Filling plaster joints?

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  #1  
Old 06-11-14, 08:24 AM
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Filling plaster joints?

The walls in my house are plaster on sheetrock - about 7/8" to 1" thick.

I cut out a 12" high x 16" wide section (stud center to stud center) to gain access to the sole plate.

Now it's time to replace the piece (actually now two pieces because it broke along the sheetrock joint).

In order to fill the joint where I made the cut, is there a product and/or procedure that won't develop a crack in the future?
 
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  #2  
Old 06-11-14, 09:42 AM
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I'd replace it like a normal drywall patch using paper tape. I like to use a setting compound like Durabond for plaster repairs as it dries hard like the plaster but is easier to use than plaster.
 
  #3  
Old 06-11-14, 10:16 AM
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Hi marksr, thanks for your reply.

I know paper tape would work but I'd rather have the small cracks that I suspect that would appear than to have the large area of feathering required to use the tape. (Unless you're suggesting to scrape off the skim coat to embed the tape - which would be a lot of work)

The wall now has that subtle texture created by several coats of paint applied with a roller and feathering new work would leave a "flat" looking or smooth effect that would stand out among the texture. Even painting over it once with a roller, I believe the feathered area would still be noticeable.

I was hoping there was some new "magic" product like a painter's caulk that was flexible (hence no cracking) and could be worked to a finish to somewhat blend/match with the surrounding surface.

My experience with painter's caulk is even when applied with a wet finger will still look like an ugly caulk joint - but after all, I'm not good at creating good looking caulk joints.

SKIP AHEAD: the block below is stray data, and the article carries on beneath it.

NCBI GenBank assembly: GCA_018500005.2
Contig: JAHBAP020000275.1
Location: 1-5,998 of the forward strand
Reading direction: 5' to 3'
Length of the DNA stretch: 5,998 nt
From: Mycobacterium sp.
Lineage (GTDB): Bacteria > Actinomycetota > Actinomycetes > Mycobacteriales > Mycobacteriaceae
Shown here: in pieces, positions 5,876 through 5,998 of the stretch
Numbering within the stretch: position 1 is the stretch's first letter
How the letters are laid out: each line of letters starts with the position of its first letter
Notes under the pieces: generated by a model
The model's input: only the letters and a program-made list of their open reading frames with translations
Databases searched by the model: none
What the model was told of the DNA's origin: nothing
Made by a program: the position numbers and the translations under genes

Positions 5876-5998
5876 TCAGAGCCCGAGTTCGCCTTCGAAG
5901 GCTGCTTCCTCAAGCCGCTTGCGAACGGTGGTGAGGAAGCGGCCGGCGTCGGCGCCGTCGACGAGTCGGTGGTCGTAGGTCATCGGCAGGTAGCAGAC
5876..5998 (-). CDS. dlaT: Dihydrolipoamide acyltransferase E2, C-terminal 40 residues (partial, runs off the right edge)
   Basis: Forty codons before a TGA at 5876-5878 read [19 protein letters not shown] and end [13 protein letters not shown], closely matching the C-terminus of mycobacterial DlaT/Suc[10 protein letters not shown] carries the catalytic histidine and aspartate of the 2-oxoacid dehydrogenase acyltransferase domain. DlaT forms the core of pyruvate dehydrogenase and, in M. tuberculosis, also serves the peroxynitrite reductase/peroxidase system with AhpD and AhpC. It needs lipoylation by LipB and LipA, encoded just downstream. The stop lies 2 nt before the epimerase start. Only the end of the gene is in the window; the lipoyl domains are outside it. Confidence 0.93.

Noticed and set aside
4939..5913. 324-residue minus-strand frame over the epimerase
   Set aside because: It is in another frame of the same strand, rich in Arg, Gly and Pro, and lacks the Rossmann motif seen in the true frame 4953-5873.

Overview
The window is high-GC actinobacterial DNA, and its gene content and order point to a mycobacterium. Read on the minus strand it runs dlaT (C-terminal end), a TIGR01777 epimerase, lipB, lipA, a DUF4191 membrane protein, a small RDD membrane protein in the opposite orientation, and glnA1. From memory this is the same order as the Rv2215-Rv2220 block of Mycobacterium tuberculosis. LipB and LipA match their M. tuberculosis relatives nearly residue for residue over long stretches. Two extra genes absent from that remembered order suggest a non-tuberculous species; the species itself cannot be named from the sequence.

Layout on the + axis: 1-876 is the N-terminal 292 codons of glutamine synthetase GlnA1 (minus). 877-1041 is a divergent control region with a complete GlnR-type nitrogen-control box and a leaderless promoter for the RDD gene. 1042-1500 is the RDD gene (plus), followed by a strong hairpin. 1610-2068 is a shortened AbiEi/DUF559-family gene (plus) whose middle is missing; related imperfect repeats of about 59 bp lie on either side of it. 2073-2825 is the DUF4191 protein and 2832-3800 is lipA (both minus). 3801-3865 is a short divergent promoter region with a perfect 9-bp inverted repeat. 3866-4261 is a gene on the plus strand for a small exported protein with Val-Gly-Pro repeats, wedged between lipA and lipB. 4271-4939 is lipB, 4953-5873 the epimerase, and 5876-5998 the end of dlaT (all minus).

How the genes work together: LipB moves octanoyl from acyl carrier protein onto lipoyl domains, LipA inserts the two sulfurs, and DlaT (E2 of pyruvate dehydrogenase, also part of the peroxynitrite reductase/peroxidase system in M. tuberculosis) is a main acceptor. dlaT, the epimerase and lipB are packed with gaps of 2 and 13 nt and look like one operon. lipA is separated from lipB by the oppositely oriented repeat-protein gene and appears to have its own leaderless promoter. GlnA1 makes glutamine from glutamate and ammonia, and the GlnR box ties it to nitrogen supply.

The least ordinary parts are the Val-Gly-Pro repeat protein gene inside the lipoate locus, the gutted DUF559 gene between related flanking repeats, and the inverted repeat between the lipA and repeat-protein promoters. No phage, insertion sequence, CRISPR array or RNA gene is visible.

Any other suggestions?
 
  #4  
Old 06-11-14, 12:34 PM
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I'd scrape a little of the plaster off and use tape. Setting compounds aren't as prone to cracking as regular joint compound but it's still likely to crack since you are installing a new piece of drywall. You can thin down j/c to about paint consistency and roll it on to mimic multiple coats of paint.

Generally houses with a plaster veneer are some of the finer homes, no sense in making a cheap looking repair!
 
  #5  
Old 06-11-14, 08:46 PM
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What marksr said. There are a lot of posts here about how to do what you are doing. You might want to shim the sheetrock out a bit so it takes less mud but what ever you do keep it just a little shy. A sharp paint scraper should scrape the finish off of the base coat in about five minutes. Yes it is hard work. Scrape it then reward yourself with a drink of your choice. It sounds like you only have to scrape three sides.
 
  #6  
Old 06-11-14, 08:51 PM
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I am not using drywall. I am replacing the plaster piece I cut out.
 
  #7  
Old 06-12-14, 02:46 AM
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It's a plaster veneer of drywall, right? I'd still tape the joint! either scrape both sides of the joint or plan on feathering the repair out further.
 
  #8  
Old 06-12-14, 09:01 PM
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The thickness would indicate it is gypsum plaster on gypsum lath. It resembles drywall but is different. Anyway install nailers like a 1x2 or better a 2x2. For a wider target and install as plywood nailer at the top ( and bottom). Screw the piece back in the hole and when it is solid scrape the finish only off the joint a little wider than joint tape and then tape and finish and texture if needed and prime and paint.
 
  #9  
Old 06-12-14, 09:11 PM
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Okay I'll give that a try.

Which type of tape is best and does the tape come in more than one width?
 
  #10  
Old 06-12-14, 09:13 PM
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I like FibraFuse or maybe it is FibaFuse. If you don't find that use paper.
 
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